We last sailed into Stornoway together in 2006 after weathering a gale hove-to offshore on another return trip from Iceland. We were hoping to sail to St Kilda or even Castle Bay but the wind was such that Stornoway became our port of refuge. It is pretty much bullet proof, and the approach is simple. Ray was keen to come here this time because there is an airport, and the mainland trains are currently on strike.

I had some reservations because our last visit was marred by an unfriendly pub, some urban vandalism and very grim weather. That said, I am very much warming to the place this time.

Can’t resist another Herring Girl shot

There is a new marina with plenty of berths and super friendly staff. Prices seem fair and there are all the facilities you need. Just a short walk over the road are excellent shops including a fresh fish stall and top-class butchers. There is castle set in lovely grounds across the river and in town there is an Arts Centre with a band playing tonight.

Trawlers moored just across from Sumara

Now that I have the boat to myself I can spread out tools to do various jobs and get a hose onboard to clean the bilges, I job I actually enjoy, but I’m a bit weird in that respect. It is a massive relief to be back in Scotland and I can have a few days without needing to worry about the weather.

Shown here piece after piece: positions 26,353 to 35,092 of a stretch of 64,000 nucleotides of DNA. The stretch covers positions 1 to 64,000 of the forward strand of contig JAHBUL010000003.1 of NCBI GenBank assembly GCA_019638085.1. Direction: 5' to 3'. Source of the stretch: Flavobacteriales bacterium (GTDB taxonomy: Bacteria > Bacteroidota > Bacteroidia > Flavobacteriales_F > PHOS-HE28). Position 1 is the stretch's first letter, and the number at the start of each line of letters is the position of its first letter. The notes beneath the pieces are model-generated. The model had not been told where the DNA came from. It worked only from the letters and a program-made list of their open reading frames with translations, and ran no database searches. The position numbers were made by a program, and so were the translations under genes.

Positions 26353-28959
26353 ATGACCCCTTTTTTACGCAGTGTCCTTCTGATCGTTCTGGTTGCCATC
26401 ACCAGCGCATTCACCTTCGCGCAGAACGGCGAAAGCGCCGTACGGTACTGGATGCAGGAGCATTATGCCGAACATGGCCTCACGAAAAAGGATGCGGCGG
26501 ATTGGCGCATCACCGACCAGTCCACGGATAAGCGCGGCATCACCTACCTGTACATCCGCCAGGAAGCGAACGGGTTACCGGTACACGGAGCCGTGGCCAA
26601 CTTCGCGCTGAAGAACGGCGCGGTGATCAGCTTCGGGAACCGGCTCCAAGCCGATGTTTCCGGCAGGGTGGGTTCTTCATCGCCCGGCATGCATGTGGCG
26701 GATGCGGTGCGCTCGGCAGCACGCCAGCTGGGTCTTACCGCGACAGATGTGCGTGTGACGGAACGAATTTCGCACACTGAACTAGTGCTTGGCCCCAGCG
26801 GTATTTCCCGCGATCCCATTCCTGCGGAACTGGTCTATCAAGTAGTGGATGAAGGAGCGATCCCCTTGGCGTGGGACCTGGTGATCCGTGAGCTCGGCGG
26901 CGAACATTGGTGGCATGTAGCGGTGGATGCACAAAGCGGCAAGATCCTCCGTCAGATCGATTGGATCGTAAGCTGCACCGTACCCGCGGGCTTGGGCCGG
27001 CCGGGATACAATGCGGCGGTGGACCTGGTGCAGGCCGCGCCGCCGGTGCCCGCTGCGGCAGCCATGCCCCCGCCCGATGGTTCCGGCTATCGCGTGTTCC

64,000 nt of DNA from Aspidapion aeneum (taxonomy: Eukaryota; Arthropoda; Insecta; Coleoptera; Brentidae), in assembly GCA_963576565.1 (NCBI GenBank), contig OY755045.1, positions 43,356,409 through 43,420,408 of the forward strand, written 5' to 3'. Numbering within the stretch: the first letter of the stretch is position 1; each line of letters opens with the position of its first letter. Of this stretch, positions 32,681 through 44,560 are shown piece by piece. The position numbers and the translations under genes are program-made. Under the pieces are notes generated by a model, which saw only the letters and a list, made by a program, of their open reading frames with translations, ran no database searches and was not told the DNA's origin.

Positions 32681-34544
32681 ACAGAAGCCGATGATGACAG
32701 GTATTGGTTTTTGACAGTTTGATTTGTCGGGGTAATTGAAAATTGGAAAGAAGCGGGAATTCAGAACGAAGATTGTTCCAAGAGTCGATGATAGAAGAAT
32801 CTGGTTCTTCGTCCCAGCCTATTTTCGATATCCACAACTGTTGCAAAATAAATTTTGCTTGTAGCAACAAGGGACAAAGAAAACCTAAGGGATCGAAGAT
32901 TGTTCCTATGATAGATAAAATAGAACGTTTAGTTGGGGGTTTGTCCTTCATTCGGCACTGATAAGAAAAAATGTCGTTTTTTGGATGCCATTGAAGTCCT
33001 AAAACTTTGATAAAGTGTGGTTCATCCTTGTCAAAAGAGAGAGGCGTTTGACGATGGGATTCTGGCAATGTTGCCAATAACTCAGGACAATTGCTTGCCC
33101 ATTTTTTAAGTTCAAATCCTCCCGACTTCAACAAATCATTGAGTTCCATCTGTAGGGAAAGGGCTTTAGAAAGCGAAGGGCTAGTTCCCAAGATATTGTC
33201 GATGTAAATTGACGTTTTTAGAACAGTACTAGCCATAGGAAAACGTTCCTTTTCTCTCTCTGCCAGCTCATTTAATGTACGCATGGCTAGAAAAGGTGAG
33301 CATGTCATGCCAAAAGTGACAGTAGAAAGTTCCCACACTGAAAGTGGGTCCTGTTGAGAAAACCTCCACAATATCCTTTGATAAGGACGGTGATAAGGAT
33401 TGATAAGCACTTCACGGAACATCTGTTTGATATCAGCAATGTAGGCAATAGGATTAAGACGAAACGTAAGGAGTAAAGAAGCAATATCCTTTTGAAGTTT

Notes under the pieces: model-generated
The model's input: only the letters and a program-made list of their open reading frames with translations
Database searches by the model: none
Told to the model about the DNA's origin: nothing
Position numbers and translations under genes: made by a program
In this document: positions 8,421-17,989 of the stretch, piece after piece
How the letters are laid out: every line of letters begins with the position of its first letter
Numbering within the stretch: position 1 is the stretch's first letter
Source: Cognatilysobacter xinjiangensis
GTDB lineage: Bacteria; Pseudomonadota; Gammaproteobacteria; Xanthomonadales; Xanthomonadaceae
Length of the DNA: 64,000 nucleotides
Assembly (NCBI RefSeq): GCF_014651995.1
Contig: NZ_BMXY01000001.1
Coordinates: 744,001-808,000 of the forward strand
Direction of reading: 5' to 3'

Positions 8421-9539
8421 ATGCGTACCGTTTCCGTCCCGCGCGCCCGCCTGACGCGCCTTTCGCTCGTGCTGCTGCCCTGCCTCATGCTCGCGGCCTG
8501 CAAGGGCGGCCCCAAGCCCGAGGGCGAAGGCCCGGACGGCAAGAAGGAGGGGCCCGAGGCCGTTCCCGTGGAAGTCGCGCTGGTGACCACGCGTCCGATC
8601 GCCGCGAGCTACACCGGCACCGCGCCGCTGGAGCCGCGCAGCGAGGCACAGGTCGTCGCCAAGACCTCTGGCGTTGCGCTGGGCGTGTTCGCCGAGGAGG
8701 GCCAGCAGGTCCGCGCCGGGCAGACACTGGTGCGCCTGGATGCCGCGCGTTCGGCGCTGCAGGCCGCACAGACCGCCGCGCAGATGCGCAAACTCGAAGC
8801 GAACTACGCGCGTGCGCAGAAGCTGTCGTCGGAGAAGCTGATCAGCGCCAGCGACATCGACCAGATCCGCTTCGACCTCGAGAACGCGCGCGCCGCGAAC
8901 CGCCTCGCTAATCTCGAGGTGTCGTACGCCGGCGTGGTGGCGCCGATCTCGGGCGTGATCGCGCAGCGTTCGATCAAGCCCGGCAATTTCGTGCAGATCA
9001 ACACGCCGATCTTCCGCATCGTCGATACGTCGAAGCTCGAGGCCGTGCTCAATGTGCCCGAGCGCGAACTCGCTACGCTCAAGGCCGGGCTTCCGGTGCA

Grit arrives middle of next week and as the weather looks rubbish until then, she won’t be missing anything. I can occupy myself with various tasks, a bit of gentle running and maybe some sightseeing. If I run out of things to do there is always the brass to polish.

The Big Stardust MysterySolved

More Stardust was found onboard this trip

If you have followed the blog for a while you may remember when we got showered with “Stardust” on our return from St Kilda. The post went like this:

“While on watch I noticed the cockpit was rather dirty so I set about cleaning it, wondering where all the black grit had arrived from as the beach on St Kilda was clean white sand. A few hours later I was cleaning it again. Then I was sweeping up below with a dustpan and brush soon filling the pan full with green-black dust. This was becoming a a real mystery so I kept some in a glass jar.

Dust Pan full of grit

At one point there was a big pile of grit on the companionway stairs.

The companionway stairs covered in grit

The only possible explanation is that we were covered in meteor dust or star dust! Well that is a first for me.

That was last year. I bottled some of the Stardust and took it home. I was going to get some lockets or small glass jars and give it away as Christmas presents to my friends. I also thought of giving some to children that I knew to take it in to their geography classes. As it happens I am rather glad I didn’t.